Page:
Bob Wollek, a temperamental Frenchman, pitted the 935 from the lead. When he realized Foyt was getting into the car, he had what you might call a Foytian moment. “Well, I’m upset about it because he doesn’t know the car, he doesn’t know the rain, he doesn’t know anything,” Wollek snapped to pit reporter David Hobbs. “Now we are leading by one lap, and Mr. A.J. Foyt is driving for the PR, and I’m f*cking upset about it.”
Foyt ran fast and faultlessly through the rain, and the Swap Shop 935 won easily. After the race, the team made a special effort to keep Foyt and Wollek apart, because they weren’t sure what Foyt would do if he heard that Wollek had been bad-mouthing him. “I would have tried to knock the hell out of him,” Foyt says with another belly laugh. “But after that, we became great friends. And I used to tease him about this race [Le Mans]. He ran second or third here four or five times, and I’d always say, ‘That’s the easiest damn race I ever won in my life.’ ”
“So why didn’t you ever come back here?” I ask him.
He grins at me. “Why did I need to come back?” he asks. “I come here as a rookie and won. I didn’t have nothing to prove.”
Everything fell into place for Foyt in 1967. He was driving for Shelby-American, which was Ford’s primo road-racing organization, rather than Holman and Moody, which focused on stock cars, and he was paired with Dan Gurney, who was America’s most accomplished road racer. Problems with the windshields prevented Foyt from getting much seat time in the car during practice. But during his first stint in the race, he slotted in behind fellow Ford Mark IV driver Denny Hulme. “So we come out of the pits, and I followed him for about three or four laps,” Foyt says. “And I said, ‘Well, hell, I learned this track pretty quick.’ So I passed him and went on.” For the record, Hulme won the F1 World Championship later that year.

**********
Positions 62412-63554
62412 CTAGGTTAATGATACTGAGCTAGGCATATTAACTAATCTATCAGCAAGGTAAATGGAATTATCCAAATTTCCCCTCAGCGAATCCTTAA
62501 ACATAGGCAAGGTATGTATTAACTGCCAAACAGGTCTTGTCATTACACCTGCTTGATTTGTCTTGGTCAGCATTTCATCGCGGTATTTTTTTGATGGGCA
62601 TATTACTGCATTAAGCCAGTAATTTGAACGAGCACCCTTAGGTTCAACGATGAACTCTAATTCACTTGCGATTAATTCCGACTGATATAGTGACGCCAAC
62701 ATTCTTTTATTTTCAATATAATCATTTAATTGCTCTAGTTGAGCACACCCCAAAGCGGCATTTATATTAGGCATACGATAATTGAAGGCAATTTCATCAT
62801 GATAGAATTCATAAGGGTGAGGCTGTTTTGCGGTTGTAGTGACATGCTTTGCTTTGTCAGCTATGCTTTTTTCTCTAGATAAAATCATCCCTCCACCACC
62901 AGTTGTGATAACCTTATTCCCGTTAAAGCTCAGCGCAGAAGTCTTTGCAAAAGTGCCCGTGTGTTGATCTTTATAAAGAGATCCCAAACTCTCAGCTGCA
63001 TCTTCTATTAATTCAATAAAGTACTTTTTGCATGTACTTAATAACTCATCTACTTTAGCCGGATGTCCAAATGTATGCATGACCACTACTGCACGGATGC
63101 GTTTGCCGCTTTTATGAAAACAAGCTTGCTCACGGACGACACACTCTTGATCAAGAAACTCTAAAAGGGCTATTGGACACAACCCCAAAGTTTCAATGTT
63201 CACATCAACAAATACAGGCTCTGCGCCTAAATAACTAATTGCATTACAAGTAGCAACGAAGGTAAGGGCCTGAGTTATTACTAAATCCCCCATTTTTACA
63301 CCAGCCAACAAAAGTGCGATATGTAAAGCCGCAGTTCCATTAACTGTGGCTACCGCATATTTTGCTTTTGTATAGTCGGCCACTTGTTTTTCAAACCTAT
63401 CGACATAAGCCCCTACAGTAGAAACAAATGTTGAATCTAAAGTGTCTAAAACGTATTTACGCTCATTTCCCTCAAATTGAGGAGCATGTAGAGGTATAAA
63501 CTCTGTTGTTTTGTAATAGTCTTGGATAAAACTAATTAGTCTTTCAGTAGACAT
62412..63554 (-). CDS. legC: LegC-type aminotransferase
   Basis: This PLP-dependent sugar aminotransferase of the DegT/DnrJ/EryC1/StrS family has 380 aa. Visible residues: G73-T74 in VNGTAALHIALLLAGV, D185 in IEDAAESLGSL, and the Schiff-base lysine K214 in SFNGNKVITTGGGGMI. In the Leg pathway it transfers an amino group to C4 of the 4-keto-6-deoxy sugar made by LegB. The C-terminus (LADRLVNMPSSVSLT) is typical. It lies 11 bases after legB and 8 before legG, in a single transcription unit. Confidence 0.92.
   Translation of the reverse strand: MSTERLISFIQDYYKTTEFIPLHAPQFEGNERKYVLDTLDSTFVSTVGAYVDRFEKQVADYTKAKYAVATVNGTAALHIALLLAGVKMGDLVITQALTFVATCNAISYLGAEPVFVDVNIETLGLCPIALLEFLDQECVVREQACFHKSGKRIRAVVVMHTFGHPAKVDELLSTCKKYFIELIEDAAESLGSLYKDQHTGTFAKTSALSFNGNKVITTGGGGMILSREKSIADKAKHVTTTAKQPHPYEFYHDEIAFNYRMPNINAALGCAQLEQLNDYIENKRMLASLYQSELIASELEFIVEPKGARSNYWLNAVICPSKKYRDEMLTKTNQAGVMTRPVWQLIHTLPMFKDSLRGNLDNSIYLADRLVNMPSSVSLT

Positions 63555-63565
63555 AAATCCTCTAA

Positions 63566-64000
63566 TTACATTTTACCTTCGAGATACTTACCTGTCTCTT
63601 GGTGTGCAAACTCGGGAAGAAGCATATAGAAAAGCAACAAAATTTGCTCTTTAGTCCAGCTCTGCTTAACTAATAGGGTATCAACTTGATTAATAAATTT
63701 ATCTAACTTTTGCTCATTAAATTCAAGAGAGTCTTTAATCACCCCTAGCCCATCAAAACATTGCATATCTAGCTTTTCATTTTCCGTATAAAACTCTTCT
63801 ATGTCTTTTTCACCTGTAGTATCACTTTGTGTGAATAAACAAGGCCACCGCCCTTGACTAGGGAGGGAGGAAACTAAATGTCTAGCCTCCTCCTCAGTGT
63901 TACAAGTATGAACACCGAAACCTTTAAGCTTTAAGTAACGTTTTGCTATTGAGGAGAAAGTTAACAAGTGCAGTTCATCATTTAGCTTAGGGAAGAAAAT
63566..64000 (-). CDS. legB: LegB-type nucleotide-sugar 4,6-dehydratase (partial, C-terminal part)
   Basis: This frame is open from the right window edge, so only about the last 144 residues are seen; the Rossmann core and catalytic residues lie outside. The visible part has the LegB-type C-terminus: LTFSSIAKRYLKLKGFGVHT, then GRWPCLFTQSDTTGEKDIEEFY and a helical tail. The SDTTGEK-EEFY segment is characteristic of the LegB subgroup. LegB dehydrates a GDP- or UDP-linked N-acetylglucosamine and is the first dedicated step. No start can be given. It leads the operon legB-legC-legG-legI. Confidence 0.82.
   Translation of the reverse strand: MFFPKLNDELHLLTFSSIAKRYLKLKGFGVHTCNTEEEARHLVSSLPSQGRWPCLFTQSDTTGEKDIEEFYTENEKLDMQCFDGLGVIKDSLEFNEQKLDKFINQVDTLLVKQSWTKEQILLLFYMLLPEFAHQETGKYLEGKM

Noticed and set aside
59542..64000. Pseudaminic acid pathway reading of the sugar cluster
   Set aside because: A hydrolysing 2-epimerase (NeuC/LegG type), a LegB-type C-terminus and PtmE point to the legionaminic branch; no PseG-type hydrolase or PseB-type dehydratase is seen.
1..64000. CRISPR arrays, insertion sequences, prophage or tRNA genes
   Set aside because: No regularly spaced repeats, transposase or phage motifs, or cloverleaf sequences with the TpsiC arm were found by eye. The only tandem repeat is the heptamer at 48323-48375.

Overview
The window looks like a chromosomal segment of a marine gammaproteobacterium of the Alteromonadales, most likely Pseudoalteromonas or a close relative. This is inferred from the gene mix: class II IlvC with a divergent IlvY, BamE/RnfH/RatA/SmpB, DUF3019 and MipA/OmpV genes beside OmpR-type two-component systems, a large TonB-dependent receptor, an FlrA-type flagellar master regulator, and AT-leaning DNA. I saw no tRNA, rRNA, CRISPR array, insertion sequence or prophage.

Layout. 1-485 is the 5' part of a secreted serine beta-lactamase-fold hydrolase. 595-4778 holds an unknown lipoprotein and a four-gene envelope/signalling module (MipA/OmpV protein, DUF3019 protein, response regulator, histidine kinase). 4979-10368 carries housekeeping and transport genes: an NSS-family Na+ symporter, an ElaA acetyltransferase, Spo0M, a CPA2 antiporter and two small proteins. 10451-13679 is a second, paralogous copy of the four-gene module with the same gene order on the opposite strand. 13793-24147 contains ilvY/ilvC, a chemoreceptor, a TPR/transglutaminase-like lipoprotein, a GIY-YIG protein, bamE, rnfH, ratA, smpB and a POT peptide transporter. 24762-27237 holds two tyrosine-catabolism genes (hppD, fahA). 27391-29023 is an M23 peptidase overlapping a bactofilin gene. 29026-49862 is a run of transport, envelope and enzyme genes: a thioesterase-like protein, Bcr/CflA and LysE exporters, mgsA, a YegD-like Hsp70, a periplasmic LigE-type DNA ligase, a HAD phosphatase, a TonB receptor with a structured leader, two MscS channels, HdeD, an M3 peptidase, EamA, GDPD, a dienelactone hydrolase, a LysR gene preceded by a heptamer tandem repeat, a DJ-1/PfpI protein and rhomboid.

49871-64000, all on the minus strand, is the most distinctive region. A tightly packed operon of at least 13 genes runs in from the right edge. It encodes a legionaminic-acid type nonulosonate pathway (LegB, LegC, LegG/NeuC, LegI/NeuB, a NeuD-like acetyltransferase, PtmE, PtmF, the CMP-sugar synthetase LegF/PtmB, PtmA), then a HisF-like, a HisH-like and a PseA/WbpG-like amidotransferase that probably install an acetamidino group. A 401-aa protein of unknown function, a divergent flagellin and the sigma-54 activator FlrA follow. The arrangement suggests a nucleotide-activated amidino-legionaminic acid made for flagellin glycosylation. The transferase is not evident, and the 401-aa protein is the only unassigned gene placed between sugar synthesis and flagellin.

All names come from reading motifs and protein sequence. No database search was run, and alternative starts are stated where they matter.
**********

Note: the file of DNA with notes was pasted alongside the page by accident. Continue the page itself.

From Foyt’s perspective, there were only two hiccups during the race at Le Mans. “I guess at three, four, five in the morning, I got in a lot of trouble over at the White House,” he says. “That thing got so damn slick I almost ran off there. Oil was all over, and I overrevved the motor, but I was grabbing everything trying to stop. It was that or wreck the car.” The other problem was when he pitted in the middle of the night and Gurney was nowhere to be found. Because Gurney was so much taller than Foyt and the seat wasn’t adjustable, Foyt had to adopt an awkward straight-arm driving position. “I come in and said, ‘Man, my arms are killing me.’ ‘Oh, A.J., you gotta get back in.’ I said, ‘Hot damn, I don’t know if I can go another shift!’ So I had to pull two shifts there.”
Gurney took the lead after the first hour, and the big red No. 1 led to the stroke of four o’clock on Sunday. Hell, no other car was even in the same ZIP Code. “A couple of newspapers said we was the rabbits because we were leading so long,” Foyt recalls. “But we weren’t straining the car to run fast. We were just fast.” He and Gurney broke the old distance record by 242 miles and finished four laps ahead of the second-place Ferrari 330P4. “Shucks. This wasn’t so tough. Indy was harder,” Foyt declared afterward. “Le Mans ain’t nothin’ more than a little old country road.”
But the passage of a half-century has given Foyt some perspective on what he accomplished. Even though Le Mans was by no means his greatest race, it’s become an integral part of the Foyt legend—the cocky, gum-chewing American circle-track bad-ass showing those damn “furriners” how it’s supposed to be done. Everywhere he went in the paddock at the 2017 running, in which the highest-placed Ford GT finished second in class, Foyt was besieged by autograph seekers who wanted a piece of tangible evidence that they’d met the man who conquered Le Mans. And that seemed to gratify him.
“You’ve got other 24-hour races, but there’s only one Le Mans,” he says, sounding uncharacteristically introspective. “It’s like Indy,” he continues, returning to the race that is clearly A.J.’s first love. “Say what you want about it, but if you win Indy, it lives with you the rest of your life.”